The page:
Reckless Driving & Vehicular Manslaughter

Reckless Driving, to the surprise of many, is a criminal offense. In order to convict a person, the judge or jury must find that they were driving in a willful or wanton disregard for the safety or persons or property. Even if you are a safe driver, if the officer believes that you are driving in a reckless manner, the officer in his sole discretion is the one to decide if your actions were reckless. For example, a motorcycle rider doing a wheelie may be in total control, but the officer could consider those actions reckless. Motorcyclists are often targets of police officers for this offense. However, as a motorcyclist myself, I can relate to those riders better than others when an officer confuses regular riding with criminal conduct. Another common reason people get charged is drifting. Again, even though you may be in control, you could still be charged with reckless driving. Our office has dealt with many of these matters and knows the best defenses and tactics to use for each accused driver.

According to Florida Statute 316.192, a first time offender could be facing up to 90 days in county jail and/or a fine up to $500 upon conviction. If this is a second or subsequent offense a person could be facing up to 6 months in the county jail and/or a fine up to $1000. Upon conviction the DHSMV will assess 4 points on your driving record. Of course that is an issue that can be negotiated with the prosecutor by seeking a withhold of adjudication instead, thereby avoiding points and a criminal conviction. There are other enhancements as well. If there was damage to any person or property as a result of the reckless driving the penalties may be enhanced. If there is serious bodily injury to another as a result of the reckless driving, the person could be charged with a third degree felony, punishable by up to 5 years Prison. Furthermore, if the court has reasonable cause to believe that alcohol, chemical substances, or controlled substances are a factor a person may be facing additional sanctions, such as DUI school or treatment.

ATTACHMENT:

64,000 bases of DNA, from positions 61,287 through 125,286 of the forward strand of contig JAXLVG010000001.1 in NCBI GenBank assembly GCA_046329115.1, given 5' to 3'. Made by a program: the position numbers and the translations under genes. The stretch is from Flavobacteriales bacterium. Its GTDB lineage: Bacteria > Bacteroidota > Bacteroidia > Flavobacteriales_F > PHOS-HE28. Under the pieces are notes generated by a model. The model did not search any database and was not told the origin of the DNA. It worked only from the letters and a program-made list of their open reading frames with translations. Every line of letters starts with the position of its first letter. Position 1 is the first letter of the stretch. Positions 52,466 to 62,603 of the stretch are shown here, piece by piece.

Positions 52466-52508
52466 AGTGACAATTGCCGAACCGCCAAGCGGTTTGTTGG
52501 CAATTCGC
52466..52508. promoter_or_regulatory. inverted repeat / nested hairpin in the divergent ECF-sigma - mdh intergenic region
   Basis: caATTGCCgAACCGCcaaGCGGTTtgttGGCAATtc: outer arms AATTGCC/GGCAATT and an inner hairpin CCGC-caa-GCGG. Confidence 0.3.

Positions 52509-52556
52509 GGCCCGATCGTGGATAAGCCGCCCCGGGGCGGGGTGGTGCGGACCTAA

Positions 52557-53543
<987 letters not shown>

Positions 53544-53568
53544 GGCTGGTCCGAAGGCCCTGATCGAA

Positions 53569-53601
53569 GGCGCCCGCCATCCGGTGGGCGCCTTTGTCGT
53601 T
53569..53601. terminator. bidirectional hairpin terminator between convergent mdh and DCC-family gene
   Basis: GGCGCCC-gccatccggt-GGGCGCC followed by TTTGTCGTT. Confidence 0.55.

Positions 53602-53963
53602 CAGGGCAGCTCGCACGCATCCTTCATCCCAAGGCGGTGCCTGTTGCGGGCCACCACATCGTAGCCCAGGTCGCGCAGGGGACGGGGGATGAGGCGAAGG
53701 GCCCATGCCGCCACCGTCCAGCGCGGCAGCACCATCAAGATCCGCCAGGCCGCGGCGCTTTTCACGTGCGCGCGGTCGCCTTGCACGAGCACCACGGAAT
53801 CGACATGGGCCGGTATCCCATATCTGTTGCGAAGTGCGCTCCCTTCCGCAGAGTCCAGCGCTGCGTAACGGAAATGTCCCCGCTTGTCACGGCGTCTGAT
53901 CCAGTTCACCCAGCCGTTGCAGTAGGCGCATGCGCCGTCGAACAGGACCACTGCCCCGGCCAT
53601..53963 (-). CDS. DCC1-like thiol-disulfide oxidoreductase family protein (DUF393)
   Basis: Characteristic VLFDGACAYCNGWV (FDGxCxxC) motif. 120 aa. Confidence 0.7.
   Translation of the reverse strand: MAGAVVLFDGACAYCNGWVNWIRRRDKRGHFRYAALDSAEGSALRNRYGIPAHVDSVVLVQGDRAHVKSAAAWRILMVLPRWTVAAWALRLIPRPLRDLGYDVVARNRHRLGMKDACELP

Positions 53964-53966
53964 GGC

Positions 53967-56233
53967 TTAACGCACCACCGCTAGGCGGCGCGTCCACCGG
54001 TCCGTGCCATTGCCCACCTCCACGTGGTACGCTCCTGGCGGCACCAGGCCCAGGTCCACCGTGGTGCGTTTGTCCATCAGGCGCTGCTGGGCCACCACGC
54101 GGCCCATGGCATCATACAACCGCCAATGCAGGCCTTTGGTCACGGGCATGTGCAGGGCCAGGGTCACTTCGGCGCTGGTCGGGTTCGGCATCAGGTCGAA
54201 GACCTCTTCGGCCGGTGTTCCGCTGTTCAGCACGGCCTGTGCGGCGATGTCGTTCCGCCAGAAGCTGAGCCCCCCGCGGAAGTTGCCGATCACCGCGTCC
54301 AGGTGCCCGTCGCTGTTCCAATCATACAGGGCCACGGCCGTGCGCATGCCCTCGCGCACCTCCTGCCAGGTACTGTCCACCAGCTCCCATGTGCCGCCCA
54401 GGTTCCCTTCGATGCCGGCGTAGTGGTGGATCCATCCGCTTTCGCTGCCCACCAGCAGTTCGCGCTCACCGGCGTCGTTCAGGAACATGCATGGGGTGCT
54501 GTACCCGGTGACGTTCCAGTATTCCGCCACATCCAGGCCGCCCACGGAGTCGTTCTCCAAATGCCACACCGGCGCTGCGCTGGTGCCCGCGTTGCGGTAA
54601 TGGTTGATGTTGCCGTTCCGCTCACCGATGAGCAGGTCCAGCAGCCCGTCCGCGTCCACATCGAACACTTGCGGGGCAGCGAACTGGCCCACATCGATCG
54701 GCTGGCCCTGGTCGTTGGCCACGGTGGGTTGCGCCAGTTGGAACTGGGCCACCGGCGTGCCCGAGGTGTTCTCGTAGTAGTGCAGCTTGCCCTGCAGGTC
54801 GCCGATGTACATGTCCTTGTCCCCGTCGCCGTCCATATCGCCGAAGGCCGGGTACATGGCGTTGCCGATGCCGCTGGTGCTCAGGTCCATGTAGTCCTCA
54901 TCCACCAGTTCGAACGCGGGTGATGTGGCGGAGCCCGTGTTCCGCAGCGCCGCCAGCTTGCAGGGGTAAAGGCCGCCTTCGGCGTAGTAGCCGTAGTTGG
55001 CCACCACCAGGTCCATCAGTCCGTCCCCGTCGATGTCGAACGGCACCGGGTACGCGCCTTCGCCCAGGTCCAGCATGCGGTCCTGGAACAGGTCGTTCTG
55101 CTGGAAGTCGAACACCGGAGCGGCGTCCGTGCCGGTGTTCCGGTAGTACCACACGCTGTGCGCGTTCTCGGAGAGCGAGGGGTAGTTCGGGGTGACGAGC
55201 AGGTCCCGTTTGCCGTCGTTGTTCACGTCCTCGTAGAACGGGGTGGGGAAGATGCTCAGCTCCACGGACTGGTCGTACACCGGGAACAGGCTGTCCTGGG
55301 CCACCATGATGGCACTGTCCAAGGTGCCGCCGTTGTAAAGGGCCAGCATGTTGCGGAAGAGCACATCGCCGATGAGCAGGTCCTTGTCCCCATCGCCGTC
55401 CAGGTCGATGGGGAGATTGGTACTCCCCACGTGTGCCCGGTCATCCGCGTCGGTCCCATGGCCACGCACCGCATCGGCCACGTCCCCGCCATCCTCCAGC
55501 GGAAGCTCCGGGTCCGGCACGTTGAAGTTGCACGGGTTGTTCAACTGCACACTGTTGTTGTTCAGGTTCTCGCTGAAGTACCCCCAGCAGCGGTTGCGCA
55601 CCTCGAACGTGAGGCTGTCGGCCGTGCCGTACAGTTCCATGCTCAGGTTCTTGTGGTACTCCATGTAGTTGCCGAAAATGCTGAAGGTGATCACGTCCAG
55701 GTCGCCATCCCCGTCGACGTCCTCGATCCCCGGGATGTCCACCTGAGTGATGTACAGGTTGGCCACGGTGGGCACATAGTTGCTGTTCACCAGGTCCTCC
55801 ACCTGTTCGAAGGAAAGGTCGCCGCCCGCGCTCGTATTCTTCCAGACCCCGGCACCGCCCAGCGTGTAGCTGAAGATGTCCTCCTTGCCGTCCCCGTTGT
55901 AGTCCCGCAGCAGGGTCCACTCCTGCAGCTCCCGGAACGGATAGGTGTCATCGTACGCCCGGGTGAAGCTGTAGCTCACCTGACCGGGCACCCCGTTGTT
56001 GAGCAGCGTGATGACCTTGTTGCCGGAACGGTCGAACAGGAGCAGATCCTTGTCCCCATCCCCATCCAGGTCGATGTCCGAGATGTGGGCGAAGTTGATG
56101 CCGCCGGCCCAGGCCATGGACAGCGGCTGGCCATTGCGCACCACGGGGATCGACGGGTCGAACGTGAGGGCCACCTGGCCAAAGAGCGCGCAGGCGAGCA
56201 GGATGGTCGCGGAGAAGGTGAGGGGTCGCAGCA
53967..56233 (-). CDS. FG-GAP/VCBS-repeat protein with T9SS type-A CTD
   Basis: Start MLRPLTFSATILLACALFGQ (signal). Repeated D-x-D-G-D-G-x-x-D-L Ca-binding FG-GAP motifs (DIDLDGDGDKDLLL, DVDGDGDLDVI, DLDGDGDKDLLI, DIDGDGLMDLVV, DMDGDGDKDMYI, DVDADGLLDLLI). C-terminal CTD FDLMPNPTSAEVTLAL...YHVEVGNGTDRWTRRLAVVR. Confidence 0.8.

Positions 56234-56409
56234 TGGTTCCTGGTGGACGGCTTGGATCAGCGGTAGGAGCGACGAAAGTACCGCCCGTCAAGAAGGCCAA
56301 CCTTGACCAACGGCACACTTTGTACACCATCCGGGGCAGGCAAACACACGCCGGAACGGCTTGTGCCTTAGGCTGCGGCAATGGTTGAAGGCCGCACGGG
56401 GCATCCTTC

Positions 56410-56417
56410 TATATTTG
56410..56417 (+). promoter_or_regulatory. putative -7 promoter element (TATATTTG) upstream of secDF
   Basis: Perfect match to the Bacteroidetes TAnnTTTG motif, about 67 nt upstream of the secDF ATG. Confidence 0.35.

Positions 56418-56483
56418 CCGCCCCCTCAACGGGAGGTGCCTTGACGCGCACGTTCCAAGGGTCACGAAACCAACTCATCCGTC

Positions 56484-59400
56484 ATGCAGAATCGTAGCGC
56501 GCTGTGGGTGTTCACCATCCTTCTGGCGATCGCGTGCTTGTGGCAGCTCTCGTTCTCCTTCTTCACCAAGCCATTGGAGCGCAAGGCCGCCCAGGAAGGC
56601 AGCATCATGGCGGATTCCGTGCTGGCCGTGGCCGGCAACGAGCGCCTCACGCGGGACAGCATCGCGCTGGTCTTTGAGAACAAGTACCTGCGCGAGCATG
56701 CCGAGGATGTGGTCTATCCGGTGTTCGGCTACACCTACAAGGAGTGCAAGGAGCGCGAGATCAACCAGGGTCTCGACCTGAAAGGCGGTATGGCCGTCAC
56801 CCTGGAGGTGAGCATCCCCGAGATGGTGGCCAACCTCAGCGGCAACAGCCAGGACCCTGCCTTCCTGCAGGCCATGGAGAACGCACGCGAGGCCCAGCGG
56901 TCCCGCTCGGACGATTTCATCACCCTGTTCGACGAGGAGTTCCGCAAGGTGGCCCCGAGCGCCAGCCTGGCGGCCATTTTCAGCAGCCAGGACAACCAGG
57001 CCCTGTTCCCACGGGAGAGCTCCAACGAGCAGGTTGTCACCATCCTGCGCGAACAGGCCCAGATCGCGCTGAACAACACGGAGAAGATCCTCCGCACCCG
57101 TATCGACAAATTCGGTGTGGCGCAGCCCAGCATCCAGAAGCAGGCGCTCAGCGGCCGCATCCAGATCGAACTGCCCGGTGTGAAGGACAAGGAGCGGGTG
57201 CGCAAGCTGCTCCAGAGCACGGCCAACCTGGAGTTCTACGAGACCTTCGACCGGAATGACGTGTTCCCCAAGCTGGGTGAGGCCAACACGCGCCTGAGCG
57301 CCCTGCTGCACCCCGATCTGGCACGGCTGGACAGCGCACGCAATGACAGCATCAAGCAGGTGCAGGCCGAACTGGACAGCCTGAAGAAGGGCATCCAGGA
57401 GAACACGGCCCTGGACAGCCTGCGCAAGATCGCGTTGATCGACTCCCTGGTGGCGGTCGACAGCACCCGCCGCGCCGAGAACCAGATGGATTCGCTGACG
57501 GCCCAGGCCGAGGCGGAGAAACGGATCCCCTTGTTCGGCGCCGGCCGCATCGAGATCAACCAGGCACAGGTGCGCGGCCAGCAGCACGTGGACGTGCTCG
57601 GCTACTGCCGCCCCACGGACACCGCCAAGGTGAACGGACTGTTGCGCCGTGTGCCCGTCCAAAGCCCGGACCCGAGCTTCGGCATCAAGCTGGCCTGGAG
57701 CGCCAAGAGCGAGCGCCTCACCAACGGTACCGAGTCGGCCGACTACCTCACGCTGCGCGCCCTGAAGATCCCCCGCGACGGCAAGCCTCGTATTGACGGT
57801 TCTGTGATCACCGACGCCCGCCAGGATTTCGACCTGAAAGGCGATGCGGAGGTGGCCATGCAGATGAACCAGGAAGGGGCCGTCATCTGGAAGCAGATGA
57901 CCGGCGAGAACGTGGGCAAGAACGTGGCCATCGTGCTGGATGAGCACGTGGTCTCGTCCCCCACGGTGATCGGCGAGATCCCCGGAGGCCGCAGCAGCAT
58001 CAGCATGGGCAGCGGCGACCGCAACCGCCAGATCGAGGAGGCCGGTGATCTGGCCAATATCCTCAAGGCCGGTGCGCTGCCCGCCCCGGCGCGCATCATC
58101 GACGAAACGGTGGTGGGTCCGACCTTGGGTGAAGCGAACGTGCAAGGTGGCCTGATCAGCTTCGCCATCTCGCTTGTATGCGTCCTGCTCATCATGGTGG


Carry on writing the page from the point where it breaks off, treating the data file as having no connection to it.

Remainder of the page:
The most serious Reckless Driving charge is Vehicular Manslaughter (aka Vehicular Homicide), pursuant to Fla. Statute 782.071, is where, while driving recklessly, it causes the death of another. Vehicular Manslaughter is a second degree felony punishable by a 15 year Prison sentence and a permanent license revocation. Even if there are no drugs or alcohol involved, if a person is driving in a reckless manner and it causes a death to someone else, whether it be another driver, pedestrian, or even own passenger, you could be charged under this statute. Furthermore, while the maximum sentence is 15 years prison, even a person with no prior record will score under the sentencing guidelines an approximate minimum of 11 years. Obviously, an attorney is crucial when charged with this crime as there are many possible defenses that we can employ for you.

Our office has the experience in representing those clients charged with Reckless Driving and Vehicular Manslaughter. Contact our office immediately so we can help you fight this charge.